Jordan Smallwood, MD, Author at Nemours Blog

Jordan Smallwood, MD

Staying Safe With a Stinging Insect Allergy, Jordan Smallwood, MD | Promise, powered by Nemours Children's Health

Staying Safe With a Stinging Insect Allergy

Honey bees. Wasps. Fire ants. Yellow jackets and hornets. Few people are big fans of these bugs, but for those who have a stinging insect allergy, there’s more at stake than the pain of a simple sting. Anaphylaxis is a life-threatening reaction that occurs in people who are allergic to the venom of stinging insects. It happens when a person’s immune system overreacts to the proteins in an insect’s venom, and the effects are immediate and very dangerous. While most people develop pain, swelling and redness at the site of an insect sting, it’s important to watch out for symptoms of an allergy. These signs include: Hives Tightening of the throat Wheezing and/or difficulty breathing Stomachache Vomiting or diarrhea Itchiness Lightheadedness or loss of consciousness Itchy, watery or swollen eyes If your child starts having serious allergic symptoms, like swelling of the mouth or throat or difficulty breathing, give an epinephrine auto-injector […]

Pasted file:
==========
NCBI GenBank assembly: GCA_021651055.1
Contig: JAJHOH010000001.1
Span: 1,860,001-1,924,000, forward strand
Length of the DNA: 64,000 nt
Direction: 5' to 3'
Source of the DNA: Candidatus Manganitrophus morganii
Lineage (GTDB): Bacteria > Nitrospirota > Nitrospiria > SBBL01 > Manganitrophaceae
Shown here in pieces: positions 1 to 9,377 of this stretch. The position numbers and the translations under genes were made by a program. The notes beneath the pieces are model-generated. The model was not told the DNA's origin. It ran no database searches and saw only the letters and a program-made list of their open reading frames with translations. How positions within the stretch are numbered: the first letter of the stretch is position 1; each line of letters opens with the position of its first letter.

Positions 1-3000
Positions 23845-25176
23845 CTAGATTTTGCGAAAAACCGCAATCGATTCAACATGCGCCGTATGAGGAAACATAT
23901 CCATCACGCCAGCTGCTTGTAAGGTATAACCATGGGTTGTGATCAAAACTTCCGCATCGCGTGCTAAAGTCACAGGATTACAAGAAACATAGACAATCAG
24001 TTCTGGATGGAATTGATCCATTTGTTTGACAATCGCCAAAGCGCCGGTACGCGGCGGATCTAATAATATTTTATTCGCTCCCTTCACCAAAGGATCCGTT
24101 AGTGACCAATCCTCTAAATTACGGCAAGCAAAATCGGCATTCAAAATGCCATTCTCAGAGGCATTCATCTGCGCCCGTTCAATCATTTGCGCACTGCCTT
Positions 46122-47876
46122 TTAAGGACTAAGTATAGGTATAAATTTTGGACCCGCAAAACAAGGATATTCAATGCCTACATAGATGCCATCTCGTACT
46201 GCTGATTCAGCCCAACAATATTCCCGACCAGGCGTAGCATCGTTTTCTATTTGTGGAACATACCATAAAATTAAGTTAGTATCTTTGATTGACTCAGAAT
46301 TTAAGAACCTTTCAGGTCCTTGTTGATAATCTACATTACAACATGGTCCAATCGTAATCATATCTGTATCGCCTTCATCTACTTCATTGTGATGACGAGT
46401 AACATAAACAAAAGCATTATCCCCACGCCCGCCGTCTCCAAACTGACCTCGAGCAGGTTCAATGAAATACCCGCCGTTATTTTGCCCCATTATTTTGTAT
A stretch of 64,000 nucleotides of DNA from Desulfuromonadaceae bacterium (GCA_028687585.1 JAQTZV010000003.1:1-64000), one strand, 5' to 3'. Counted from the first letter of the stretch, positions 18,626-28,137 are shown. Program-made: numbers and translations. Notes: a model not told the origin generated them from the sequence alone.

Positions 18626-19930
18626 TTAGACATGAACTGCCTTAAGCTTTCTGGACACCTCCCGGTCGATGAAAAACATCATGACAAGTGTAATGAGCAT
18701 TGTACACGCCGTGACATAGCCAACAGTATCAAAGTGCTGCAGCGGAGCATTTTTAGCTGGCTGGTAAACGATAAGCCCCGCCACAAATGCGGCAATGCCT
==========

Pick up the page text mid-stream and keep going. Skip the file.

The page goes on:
Grape Juice to Treat Stomach Flu? by Jordan Smallwood, MD. Promise: Powered by Nemours Children's Health System

Grape Juice to Treat Stomach Flu? Not So Fast.

For generations, parents and families have relied on home cures for everything from colds to tummy aches and sleepless nights. Chicken soup, popsicles and warm milk have proven themselves over decades of use, and now they have company — grape juice. At least, that’s what the internet says. In recent months, tales of grape juice curing stomach flu have cropped up on parenting blogs all over the web. Here’s the idea: If you find yourself (or one of your family members) exposed to the stomach flu, but haven’t experienced symptoms yet, downing three glasses of grape juice will ward off the illness. Multiple sites claim that the grape juice can change the pH in the stomach, making it uninhabitable to stomach viruses. They also claim that the skins of the grapes have anti-viral properties. Is it true? Can grape juice really stop puke in its tracks? Is this the fix […]

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